It’s impossible to provide an absolute answer here as the question calls for an opinion, or judgment statement, and not a statement of fact. Nevertheless, if anything is to be considered important, we need to begin somewhere, and a conscious mind capable of making the consideration we refer to seems as good a place as any to begin.
When we look for the origins of the conscious mind we soon find that the only type of consciousness we have any evidence for is the type which emerges from matter, namely physical brains or central nervous systems such as our own. Since the emergence of these physical forms and their evolution are predicated upon pre-existing and consistent, underlying, mathematical relationships, patterns and geometrical forms, then it seems fair to suggest that the existence of these relationships, described by numbers, is fundamental to everything a conscious entity can think or do.
“Behold the heaven, the earth, the sea; all that is bright in them or above them; all that creep or fly or swim; all have form because all have number. Take away number and they will be nothing”….. Saint Augustine
“All things that can be known have number; for it is not possible that without numbers anything can be either conceived or known”….. Philolaus
In fact, it’s the existence of mathematical laws which gives rise to sentient beings capable of appreciating those laws in the first place. “Atoms with curiosity….” as the quantum physicist, Richard Feynman, once put it, “….who wonder why they wonder.” We can use the anthropic principle and a form of reductio ad absurdum reasoning to explain the necessity for mathematical laws of physics: If these laws didn’t exist, no sentient beings could have emerged to appreciate their non-existence. Nothing even remotely like the coherent order and structure we see in biological systems that give rise to conscious observers would have been possible otherwise. Therefore, physical law and the law of number must of necessity exist. This leads me on to my own variation on Descartes’ definitive statement:
Cogito ergo numerus – I think, therefore there is number.
The French mathematician, Henri Poincare, once said, “The mathematician does not study mathematics because it is useful; he studies it because he delights in it and he delights in it because it is beautiful.”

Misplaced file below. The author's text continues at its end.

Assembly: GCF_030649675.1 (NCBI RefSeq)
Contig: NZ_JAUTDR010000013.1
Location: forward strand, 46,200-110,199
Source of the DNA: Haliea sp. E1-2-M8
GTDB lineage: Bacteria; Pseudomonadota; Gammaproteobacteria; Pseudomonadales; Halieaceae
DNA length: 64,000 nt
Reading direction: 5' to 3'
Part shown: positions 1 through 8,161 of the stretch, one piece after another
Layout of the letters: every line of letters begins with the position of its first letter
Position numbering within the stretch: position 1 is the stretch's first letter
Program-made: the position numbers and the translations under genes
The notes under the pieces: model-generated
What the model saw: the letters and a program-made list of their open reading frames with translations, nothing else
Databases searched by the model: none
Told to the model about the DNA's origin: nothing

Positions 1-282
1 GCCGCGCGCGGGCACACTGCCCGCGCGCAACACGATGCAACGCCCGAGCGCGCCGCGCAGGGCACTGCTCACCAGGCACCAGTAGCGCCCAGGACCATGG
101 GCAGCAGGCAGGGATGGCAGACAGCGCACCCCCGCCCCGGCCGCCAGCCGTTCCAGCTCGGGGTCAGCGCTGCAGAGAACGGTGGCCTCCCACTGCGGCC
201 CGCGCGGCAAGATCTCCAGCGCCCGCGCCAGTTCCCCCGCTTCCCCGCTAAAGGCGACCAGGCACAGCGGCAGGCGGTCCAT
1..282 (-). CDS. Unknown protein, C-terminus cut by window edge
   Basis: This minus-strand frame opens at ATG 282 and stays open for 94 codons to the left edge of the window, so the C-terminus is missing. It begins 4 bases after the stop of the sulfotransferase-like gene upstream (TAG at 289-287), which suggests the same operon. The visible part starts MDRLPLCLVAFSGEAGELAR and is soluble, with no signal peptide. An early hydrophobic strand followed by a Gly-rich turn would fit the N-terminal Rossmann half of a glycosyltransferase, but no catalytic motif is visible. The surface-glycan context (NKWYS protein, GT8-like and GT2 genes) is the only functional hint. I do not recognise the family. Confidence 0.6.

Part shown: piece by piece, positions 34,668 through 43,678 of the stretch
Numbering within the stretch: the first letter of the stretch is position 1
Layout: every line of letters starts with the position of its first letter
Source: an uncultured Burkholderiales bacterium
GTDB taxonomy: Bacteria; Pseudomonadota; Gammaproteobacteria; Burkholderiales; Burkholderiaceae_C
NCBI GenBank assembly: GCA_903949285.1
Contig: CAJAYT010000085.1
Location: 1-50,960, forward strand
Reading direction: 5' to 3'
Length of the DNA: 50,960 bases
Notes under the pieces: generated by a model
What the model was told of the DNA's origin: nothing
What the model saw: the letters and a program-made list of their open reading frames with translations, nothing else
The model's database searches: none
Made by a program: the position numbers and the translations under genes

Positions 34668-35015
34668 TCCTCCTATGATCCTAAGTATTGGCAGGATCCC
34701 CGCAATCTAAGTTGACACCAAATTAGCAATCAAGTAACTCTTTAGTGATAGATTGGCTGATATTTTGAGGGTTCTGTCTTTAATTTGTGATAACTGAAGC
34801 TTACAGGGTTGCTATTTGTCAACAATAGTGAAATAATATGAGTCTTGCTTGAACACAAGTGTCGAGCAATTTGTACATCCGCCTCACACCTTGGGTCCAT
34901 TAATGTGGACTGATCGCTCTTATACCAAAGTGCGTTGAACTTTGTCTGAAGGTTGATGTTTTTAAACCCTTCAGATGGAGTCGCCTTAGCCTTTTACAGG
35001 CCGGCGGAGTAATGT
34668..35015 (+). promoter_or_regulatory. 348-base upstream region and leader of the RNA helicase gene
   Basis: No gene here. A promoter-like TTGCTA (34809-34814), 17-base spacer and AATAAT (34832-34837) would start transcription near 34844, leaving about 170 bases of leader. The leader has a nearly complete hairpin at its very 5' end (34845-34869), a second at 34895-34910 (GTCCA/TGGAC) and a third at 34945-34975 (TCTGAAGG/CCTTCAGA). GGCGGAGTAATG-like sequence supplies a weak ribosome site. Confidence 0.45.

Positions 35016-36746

The joy of discovering and decoding abstract theorems of number, and patterns in nature otherwise kept concealed from us, may be enough for the true mathematician, but it’s undeniable that these discoveries often prove incomparably useful all the same. The whole enterprise of science relies on the language of mathematics to bridge the gap between ignorance and understanding of the mechanisms and rules which govern our universe. We can then put this understanding to use by harnessing the resources of the environment around us and by developing tools and technologies which enable us to adapt our environment to suit our perceived needs and conveniences. This is where maths appeals, not just to those who appreciate its aesthetic, but also to those who would look to implement its discoveries to optimise their own analysis in just about any academic field imaginable.
I discuss the practical utility of maths and its diverse applications on my website www.mathsmadeelementary.co.uk so I will not repeat those points here. Instead, I thought I’d take a look at the importance of maths in an everyday, socio-political context.
Maths is not just the language of science, but the prerequisite for well-reasoned, logical and critical thinking. The world today is abound with fallacy, poor analysis, superstition, pseudo-science, credulity, unfounded political & religious ideologies and ideology-based mass movements, all of which exhibit an excess of dogma and a serious absence of healthy scepticism and training in the sciences. In fact, it’s not really a new phenomenon. This problem is as old as mankind.